October 19, 2009 6:47 pm
Students and Alumni Vocal, Board Still Silent on Presidential Candidate Search
Halfway through October, there is still no word on the College’s next president. The Board of Trustees will meet Monday, Oct.18 to discuss the presidential search in a closed session by teleconference, a conversation that began at their last executive session on Oct. 3. As the Board deliberates, the campus buzzes with speculation and differing perspectives on the candidates.
Two weeks ago, at the conclusion of the presidential candidates’ campus visits, the Presidential Search Committee delivered their recommendations to the Board of Trustees. The recommendations have not been disclosed.
Some candidates have been receiving more attention on campus than others. In particular, there is a vocal group of alumni and students that oppose the potential selection of Jim Bacchus and have sent petitions to the Board of Trustees.
Most recently, 166 College alumni signed a letter arguing that Bacchus holds a narrow perspective on liberal arts and as a non-academic candidate, “he lacks higher education administrative experience and institutional fundraising experience.”
According to Ben Wyskida ‘99, many alumni were impressed with Baenninger’s experience in higher education and fundraising. He suggested that if polled, the alumni would most likely split between Baenninger and beginning a new search.
The letter also expresses concerns about clients Bacchus has represented through the Global Practice Group of Greenberg Traurig in Washington, DC and his 8 years as a judge on the Appellate Body of the World Trade Organization. Among the clients the alumni group finds most questionable are New Balance, Lennar Corporation and Group Menatep. Bacchus’ role in representing these companies is unclear, and in no case is there any indication of wrongdoing on his part. However, signatories feel it is fair to “ask whether or not his work for those institutions is consistent with the values of the College.”
Additionally, the letter asserts that three academic departments have rated Bacchus as unacceptable. However, according to Wyskida, these three departments have not been identified.
Faculty members have denied that this is the case. “I haven’t seen anything that indicates three whole departments don’t approve of a particular candidate,” said Chair of the Political Science Department, Michael J. G. Cain. “The faculty did not agree on all the candidates, but there was a good exchange, and a lot of people learned from the discussion about the strengths and weaknesses of the candidates.”
Prior to receiving the alumni letter, the Board of Trustees also received a student petition against Bacchus with 157 signatures. Petitioners offer the same argument addressed in the alumni letter. According to organizer Tess Wier, Bacchus’ potential strength as a fundraiser is not a sufficient quality for the next president. “I think the other candidates, particularly Kate Conway-Turner, have much more of a St. Mary’s feel to them; they are interested in issues of diversity and critical thinking, and they have experiencing approaching these through their work in higher education, which I think is the epitome of what a college president should do,” Wier said.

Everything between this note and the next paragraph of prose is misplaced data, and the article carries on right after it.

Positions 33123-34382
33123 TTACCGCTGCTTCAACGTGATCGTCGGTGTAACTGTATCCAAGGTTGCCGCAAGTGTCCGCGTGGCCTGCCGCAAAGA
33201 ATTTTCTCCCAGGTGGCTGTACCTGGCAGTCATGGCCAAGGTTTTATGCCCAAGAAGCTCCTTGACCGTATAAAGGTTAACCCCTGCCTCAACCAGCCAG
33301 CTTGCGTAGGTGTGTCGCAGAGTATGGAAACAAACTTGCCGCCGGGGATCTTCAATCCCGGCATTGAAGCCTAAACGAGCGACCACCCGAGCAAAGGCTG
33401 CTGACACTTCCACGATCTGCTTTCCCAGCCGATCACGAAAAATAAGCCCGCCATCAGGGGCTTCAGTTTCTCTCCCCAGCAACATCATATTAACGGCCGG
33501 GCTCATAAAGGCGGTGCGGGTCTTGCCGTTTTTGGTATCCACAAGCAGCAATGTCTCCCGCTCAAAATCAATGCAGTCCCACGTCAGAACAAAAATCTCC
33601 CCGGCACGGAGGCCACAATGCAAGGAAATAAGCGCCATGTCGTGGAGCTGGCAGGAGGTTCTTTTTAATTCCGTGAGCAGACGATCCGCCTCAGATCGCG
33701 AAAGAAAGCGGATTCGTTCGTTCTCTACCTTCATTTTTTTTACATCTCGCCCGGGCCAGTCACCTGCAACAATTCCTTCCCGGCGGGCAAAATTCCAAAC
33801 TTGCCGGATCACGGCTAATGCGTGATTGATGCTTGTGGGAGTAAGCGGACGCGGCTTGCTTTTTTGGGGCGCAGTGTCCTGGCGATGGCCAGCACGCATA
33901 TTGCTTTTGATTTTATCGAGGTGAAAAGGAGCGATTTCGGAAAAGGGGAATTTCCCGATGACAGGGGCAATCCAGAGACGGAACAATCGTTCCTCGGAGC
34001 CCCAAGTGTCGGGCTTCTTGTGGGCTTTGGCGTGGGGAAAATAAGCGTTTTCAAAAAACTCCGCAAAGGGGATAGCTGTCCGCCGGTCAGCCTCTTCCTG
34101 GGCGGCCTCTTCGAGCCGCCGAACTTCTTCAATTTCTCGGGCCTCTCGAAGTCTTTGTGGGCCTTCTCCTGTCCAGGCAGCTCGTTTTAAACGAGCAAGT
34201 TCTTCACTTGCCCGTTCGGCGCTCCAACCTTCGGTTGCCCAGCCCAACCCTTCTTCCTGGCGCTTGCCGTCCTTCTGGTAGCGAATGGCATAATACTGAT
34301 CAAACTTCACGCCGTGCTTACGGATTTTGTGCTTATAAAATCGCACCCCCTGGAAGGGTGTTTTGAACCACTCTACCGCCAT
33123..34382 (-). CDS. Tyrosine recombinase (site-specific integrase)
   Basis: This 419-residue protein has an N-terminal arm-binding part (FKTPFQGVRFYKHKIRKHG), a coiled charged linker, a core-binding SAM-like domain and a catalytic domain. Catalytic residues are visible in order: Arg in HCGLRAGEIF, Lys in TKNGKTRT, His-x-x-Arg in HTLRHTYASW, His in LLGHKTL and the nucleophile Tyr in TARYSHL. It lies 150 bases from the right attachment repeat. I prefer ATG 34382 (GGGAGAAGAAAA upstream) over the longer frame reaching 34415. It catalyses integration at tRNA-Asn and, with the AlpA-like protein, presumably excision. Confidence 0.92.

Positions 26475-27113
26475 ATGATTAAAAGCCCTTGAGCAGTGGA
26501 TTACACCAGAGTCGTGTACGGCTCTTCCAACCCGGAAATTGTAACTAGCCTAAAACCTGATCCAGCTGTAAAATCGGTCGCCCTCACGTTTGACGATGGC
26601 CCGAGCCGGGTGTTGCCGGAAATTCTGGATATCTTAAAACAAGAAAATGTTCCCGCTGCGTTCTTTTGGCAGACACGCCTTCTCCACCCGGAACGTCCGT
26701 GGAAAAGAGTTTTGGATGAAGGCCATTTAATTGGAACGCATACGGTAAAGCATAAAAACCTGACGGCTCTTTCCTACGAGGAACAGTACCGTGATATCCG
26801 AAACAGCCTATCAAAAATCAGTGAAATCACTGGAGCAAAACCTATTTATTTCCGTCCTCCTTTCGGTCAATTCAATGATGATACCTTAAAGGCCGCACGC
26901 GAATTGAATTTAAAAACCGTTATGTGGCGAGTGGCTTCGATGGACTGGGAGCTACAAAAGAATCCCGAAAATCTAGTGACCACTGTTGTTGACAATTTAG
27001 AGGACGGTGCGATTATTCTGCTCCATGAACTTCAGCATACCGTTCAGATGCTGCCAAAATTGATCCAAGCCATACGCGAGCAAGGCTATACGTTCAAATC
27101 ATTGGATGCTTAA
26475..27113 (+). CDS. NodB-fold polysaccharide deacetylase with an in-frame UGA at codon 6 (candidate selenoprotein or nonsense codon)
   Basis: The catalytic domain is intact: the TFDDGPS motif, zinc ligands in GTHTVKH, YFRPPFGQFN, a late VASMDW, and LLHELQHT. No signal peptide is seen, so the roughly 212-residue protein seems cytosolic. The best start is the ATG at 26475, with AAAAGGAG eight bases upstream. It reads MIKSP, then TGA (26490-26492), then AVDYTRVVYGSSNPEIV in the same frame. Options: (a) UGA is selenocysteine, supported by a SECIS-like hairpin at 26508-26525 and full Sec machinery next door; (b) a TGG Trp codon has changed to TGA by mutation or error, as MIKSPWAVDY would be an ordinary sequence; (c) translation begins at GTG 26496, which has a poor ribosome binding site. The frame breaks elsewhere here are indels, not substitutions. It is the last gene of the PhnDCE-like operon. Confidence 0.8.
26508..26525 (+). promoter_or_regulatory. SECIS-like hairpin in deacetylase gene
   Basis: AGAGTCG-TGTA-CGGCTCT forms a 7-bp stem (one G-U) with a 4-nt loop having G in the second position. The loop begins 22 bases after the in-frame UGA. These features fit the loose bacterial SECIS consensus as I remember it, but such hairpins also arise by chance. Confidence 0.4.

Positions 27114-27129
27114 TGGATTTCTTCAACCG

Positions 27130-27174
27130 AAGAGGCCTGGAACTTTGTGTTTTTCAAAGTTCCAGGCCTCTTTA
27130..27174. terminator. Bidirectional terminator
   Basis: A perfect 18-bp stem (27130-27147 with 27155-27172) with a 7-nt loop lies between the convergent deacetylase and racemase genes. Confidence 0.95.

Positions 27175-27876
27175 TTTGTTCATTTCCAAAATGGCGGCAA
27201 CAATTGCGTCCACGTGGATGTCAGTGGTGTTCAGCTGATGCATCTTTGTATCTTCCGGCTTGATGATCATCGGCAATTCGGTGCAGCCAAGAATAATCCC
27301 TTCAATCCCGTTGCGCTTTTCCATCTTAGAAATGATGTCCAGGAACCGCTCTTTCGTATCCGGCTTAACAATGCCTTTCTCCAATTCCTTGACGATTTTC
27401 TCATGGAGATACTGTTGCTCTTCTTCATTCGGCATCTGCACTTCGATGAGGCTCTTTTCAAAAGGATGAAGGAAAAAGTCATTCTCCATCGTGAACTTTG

However, other students disagree with the petition and feel the anti-Bacchus movement is negative for the campus. “Voicing opposition to one or more candidates without promoting another surrounds the search with a lot of negativity and weakens our ability to find the best president for St. Mary’s,” said Vice President of SGA, Lisa Neu.
“It elevates his visibility above other candidates, who if offered the job may feel that the sole reason they were chosen was the fact that they are not Bacchus,” she said. “These candidates are also exploring opportunities at other schools, and from their perspective, why should they want to accept a second-hand offer? Also, if Bacchus is selected, the perceived hostility may affect the College’s ability to negotiate a mutually beneficial contract, and affect his opinion of the school.”
Some faculty members agreed. “The search committee has done a good job vetting candidates. I don’t think it’s the purpose of faculty, alumni or students to find things that would disqualify candidates in the eleventh hour,” said Cain.
Two members of the faculty served on both this Presidential Search and the last search that brought former President Maggie O’Brien to St. Mary’s—Bob Paul and Lorraine Glidden. According to Paul, there was none of the same opposition to any of the candidates in the last presidential search. However, Glidden said, “Campus opinion of candidates wasn’t as transparent last time.”
While campus views are widespread, members of the Search Committee have offered assurance that all constituencies were represented fairly. “I think the recommendation was made with a broad cross sectional view,” said Paul. “I have to listen to everybody, not just the loudest. There was strong support for some candidates and opposition to others but our charge was to represent the total faculty opinion. I think…we were fair and impartial.”
Before the next President is announced, the Board must decide on a candidate, await the candidate’s acceptance, and come to an agreement on a contract.
“It takes a lot of negotiation, such as salary and term of service. It takes a while, I think in Maggie’s case it may have been as long as two months,” said Paul.